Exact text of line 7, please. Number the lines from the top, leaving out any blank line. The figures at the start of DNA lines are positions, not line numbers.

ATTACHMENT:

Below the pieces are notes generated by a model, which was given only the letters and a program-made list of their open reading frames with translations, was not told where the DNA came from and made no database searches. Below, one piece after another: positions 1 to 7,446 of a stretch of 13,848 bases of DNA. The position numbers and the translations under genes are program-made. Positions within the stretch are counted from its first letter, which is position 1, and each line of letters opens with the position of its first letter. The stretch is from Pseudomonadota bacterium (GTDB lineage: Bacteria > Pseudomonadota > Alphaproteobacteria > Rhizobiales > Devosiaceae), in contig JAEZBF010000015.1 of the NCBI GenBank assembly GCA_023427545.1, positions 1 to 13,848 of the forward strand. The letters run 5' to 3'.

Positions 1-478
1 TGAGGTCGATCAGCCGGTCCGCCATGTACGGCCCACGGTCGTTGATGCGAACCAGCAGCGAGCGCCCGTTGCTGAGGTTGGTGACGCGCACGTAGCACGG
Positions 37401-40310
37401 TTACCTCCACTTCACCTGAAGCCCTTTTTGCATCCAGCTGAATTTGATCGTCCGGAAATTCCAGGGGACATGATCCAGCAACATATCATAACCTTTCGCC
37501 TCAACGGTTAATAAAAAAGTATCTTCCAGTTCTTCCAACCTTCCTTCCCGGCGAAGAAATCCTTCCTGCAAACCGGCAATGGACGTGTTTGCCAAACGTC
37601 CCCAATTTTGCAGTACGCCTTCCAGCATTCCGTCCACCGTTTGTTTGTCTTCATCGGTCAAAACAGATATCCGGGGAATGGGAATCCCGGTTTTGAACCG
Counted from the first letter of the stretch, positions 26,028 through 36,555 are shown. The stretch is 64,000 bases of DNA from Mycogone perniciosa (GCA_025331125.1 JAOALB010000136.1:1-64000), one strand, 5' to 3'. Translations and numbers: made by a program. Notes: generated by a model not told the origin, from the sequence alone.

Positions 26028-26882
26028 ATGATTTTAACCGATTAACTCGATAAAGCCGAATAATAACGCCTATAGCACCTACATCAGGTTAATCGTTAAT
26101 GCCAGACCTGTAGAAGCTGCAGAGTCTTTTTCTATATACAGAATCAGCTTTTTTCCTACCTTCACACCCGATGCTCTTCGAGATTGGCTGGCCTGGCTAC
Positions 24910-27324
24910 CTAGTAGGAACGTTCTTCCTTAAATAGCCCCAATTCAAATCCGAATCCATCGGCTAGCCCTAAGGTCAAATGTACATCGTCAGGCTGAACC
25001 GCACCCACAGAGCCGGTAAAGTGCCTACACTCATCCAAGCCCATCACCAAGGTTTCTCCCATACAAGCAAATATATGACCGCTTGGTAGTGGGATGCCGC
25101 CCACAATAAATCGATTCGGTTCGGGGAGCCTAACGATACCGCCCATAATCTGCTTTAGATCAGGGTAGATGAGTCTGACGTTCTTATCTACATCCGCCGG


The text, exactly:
37601 CCCAATTTTGCAGTACGCCTTCCAGCATTCCGTCCACCGTTTGTTTGTCTTCATCGGTCAAAACAGATATCCGGGGAATGGGAATCCCGGTTTTGAACCG